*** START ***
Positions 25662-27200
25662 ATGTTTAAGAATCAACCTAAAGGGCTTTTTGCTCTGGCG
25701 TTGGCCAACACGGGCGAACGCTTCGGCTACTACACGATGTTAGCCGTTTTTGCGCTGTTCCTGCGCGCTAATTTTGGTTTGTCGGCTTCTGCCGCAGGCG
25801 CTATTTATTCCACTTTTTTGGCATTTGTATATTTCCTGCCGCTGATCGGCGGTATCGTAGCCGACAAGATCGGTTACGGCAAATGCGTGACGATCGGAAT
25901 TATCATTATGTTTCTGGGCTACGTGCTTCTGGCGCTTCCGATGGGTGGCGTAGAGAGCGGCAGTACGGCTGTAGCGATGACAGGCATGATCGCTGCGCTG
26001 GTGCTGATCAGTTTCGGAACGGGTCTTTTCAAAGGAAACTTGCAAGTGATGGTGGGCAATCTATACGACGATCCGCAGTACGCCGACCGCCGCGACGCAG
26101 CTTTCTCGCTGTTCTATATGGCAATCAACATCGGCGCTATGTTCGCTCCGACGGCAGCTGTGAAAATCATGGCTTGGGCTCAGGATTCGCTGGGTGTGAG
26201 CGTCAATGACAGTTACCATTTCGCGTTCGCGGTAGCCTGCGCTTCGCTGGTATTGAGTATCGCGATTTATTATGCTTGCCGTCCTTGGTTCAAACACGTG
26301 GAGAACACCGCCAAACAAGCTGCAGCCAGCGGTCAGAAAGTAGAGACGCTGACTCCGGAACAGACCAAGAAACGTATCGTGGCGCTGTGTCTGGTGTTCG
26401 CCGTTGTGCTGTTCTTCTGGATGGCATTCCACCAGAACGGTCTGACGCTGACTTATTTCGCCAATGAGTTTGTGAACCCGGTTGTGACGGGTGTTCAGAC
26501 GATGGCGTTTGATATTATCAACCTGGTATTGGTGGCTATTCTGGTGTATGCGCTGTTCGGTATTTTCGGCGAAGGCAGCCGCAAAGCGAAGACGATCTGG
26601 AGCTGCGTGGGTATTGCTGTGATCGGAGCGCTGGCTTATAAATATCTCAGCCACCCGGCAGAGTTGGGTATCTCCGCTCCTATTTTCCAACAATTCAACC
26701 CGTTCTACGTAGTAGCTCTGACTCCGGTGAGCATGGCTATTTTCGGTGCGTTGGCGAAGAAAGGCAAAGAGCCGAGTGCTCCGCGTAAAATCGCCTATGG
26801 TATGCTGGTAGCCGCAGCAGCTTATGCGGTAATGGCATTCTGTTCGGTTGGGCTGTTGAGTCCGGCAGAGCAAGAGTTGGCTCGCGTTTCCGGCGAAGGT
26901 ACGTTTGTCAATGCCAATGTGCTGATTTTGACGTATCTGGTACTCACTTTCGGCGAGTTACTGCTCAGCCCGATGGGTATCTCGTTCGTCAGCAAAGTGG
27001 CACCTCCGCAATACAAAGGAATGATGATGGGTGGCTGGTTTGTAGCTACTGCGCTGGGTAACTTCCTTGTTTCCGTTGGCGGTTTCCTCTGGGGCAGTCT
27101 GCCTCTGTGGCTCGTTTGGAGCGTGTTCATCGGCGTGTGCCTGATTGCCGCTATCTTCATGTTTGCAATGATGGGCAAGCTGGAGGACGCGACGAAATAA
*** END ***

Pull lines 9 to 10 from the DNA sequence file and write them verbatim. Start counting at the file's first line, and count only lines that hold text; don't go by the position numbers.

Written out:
26301 GAGAACACCGCCAAACAAGCTGCAGCCAGCGGTCAGAAAGTAGAGACGCTGACTCCGGAACAGACCAAGAAACGTATCGTGGCGCTGTGTCTGGTGTTCG
26401 CCGTTGTGCTGTTCTTCTGGATGGCATTCCACCAGAACGGTCTGACGCTGACTTATTTCGCCAATGAGTTTGTGAACCCGGTTGTGACGGGTGTTCAGAC